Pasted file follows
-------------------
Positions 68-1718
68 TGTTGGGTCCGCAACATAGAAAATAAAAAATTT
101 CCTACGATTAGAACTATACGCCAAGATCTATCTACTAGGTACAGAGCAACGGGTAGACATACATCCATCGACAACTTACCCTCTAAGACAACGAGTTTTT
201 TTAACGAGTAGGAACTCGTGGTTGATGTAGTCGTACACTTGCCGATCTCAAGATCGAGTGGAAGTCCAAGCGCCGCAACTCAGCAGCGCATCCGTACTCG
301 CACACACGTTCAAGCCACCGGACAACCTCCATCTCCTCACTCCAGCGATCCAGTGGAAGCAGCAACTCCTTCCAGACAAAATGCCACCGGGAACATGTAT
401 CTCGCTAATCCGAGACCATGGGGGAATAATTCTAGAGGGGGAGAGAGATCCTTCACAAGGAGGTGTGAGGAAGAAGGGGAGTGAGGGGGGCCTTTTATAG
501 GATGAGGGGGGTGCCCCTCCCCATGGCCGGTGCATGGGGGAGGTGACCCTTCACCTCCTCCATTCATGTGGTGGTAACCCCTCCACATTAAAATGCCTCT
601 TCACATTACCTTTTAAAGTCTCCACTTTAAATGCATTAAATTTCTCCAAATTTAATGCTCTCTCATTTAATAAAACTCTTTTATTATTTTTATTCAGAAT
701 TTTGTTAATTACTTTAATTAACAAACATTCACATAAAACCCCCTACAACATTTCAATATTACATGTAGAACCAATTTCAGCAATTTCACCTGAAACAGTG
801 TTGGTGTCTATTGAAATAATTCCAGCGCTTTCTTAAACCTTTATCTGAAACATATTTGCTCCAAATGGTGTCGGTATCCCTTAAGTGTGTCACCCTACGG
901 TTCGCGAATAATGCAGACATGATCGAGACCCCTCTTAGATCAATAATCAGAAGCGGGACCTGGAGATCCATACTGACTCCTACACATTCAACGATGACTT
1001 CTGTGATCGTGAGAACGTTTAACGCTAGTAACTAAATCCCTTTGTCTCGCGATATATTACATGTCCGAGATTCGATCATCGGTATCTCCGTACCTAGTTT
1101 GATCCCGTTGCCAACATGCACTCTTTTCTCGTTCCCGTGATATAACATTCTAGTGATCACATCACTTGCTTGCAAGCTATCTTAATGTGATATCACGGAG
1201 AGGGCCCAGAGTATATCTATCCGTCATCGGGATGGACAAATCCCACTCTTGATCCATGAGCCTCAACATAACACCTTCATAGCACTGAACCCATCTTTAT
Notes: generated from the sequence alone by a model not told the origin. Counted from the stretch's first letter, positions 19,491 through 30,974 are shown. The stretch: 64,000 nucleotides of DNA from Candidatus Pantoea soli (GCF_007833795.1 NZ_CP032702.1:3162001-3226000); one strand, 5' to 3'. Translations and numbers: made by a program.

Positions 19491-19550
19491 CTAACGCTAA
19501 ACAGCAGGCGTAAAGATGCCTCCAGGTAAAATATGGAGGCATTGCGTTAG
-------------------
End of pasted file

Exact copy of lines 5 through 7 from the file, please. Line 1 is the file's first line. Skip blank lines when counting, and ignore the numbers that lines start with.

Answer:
301 CACACACGTTCAAGCCACCGGACAACCTCCATCTCCTCACTCCAGCGATCCAGTGGAAGCAGCAACTCCTTCCAGACAAAATGCCACCGGGAACATGTAT
401 CTCGCTAATCCGAGACCATGGGGGAATAATTCTAGAGGGGGAGAGAGATCCTTCACAAGGAGGTGTGAGGAAGAAGGGGAGTGAGGGGGGCCTTTTATAG
501 GATGAGGGGGGTGCCCCTCCCCATGGCCGGTGCATGGGGGAGGTGACCCTTCACCTCCTCCATTCATGTGGTGGTAACCCCTCCACATTAAAATGCCTCT